The Elwha Ecosystem Restoration Project is a 21st-century project of the U.S. National Park Service to remove two dams on the Elwha River on the Olympic Peninsula in Washington  State and restore the ecosystem of the river to a pure natural state.

  Chinook salmon, Coho salmon, and summer steelhead swimming in the Elwha River. The Elwha Dam removal has resulted in the release of millions of cubic yards of sand and silt to the nearshore waters of the Strait of Juan de Fuca. The damming of the Elwha River dramatically reduced sediment flow to the coast leading to rapid erosion of the shoreline of the Elwha River delta. The removal of the dams has resulted in the release of millions of cubic yards of sand and silt to the nearshore waters of the Strait of Juan de Fuca.

The Northwest Fisheries Science Center’s Elwha River Restoration Project gives a unique opportunity to study ecosystem restoration at a watershed scale. Researchers in their Watershed Program work with the Lower Elwha Klallam Tribe and other partners such as Olympic National Park to study this historic undertaking’s ecological importance.

Together, they are examining how riverine, estuarine, and nearshore habitats are changing due to dam removal, and what this means to the entire Elwha River ecosystem.

And so one of the really great results that removing the dam did is it actually restored the delta where the River meets the Strait of Juan de Fuca and rebuilt this entire beach and lagoon area that had gotten deprived of all of this sediment. So seeing all that soil moved downstream was part of the natural process.

River Salmon Dam Removal

Dam removal restores a river’s natural flow and helps increase biodiversity because vegetation and habitats are restored. Wetlands are revitalized, creating alcoves that serve as nurseries for native aquatic species, and enhancing plant growth along riverbanks that provide habitat and food for additional wildlife species.

Dam removal replaces warmer water species with native species that are adapted to colder water such as salmon, trout, shad, river herring, etc., and enables native fish to migrate freely upstream and downstream, improving their chances for successful reproduction.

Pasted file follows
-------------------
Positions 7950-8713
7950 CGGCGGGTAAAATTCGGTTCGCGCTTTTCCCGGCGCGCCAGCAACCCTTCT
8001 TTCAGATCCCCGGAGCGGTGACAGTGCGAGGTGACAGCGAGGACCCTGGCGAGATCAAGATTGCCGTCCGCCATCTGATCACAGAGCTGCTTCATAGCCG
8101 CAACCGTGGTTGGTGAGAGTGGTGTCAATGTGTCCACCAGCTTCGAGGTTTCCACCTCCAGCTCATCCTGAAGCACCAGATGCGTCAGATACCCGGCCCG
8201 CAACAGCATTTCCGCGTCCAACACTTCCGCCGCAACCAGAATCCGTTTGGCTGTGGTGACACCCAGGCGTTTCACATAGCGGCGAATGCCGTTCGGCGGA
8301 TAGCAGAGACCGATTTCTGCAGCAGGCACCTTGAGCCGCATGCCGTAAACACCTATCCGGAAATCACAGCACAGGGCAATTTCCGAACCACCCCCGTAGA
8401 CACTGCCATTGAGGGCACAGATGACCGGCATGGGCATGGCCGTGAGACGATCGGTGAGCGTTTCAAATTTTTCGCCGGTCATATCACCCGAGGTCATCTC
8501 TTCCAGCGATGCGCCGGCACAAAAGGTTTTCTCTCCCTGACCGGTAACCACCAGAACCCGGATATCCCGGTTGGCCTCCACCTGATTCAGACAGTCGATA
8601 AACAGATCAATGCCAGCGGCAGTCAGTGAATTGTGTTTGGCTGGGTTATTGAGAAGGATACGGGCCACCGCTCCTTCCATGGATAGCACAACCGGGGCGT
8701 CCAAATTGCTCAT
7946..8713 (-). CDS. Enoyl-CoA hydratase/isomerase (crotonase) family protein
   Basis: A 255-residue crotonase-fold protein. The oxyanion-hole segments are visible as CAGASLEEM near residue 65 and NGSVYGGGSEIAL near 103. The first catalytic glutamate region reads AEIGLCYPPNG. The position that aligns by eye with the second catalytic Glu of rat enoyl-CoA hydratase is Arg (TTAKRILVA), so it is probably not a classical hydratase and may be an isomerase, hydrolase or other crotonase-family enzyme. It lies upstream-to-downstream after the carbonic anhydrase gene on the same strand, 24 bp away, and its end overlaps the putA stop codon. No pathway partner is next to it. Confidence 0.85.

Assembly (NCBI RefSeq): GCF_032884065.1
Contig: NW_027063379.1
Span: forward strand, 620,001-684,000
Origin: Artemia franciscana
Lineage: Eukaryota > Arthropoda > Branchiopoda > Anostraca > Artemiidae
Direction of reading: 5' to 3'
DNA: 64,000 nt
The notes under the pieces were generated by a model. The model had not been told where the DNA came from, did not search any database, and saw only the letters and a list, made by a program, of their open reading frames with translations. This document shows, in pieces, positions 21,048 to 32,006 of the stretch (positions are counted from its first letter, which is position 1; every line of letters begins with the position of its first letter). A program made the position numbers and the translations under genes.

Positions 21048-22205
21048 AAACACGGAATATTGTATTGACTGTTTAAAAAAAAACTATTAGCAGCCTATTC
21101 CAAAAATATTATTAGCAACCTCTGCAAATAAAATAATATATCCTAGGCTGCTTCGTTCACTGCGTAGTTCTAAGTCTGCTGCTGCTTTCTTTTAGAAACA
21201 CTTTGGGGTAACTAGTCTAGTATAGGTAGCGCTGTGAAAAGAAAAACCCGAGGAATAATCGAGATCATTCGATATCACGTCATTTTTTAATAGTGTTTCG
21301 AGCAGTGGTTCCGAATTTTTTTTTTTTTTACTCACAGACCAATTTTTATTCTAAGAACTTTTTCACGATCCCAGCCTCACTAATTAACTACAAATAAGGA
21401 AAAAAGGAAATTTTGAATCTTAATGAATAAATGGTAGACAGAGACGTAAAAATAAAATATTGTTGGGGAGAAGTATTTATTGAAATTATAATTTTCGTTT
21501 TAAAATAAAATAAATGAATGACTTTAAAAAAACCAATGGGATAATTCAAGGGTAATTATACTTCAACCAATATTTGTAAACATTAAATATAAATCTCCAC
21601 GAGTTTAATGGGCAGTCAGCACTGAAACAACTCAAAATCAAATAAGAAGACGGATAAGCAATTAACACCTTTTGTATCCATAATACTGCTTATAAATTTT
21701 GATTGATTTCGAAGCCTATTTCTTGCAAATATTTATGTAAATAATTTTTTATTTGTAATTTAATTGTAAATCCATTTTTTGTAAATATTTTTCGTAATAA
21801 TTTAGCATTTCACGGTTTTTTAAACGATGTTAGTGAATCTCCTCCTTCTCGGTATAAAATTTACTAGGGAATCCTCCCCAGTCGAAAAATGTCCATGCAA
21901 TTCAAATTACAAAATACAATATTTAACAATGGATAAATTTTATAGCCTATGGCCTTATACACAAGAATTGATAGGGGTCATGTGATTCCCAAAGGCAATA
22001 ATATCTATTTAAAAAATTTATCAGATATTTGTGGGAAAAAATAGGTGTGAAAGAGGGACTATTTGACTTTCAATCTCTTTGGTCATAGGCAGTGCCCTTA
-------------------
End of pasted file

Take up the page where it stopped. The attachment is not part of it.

Different techniques will be used to remove the two dams. At the Elwha Dam, which is broad and relatively short, the reservoir water level will first be lowered through existing spillways.

Cofferdams, temporary enclosures, will be built to divert water into separate channels so that the river’s original channel can be excavated. After the powerhouse and other structures are removed, the diversion channel will be filled in and the river will be returned to its natural flow path.

The dismantling of the taller Glines Canyon Dam will involve the construction of temporary spillways on either side of the dam to drain the reservoir, then layers of the river dam will be removed as the water level lessons. Finally, what’s left will be blasted away to restore the river’s natural flow.

There are several ways river dams can be removed and the chosen method will depend on many factors. The size and type of the dam, the amount of sediment held behind the dam, the aquatic environment below the ecosystem below the dam, who owns the dam what their priorities are, and the timeframe of dam removal are all important factors that affect how the dam will be removed.

The Result of the Elwha Dam Removal


Removal is expensive no matter what and costs typically rise when greater weight is given to environmental concerns. Fortunately, the cost of river dam removal is usually shared by multiple stakeholders such as the dam owner and either the federal, state, or local government.

The dam removal process will take 2 ½ to 3 years because 15 million cubic yards of sediment have been collected behind the dams; the release of this sediment must be carefully controlled to protect a downstream fish hatchery, the Lower Elwha reservation, and the Port Angeles drinking water supply. Once the nutrient-rich sediment flows downstream, however, it will help restore the estuary, salmon habitats, and beaches and bring them back to normal.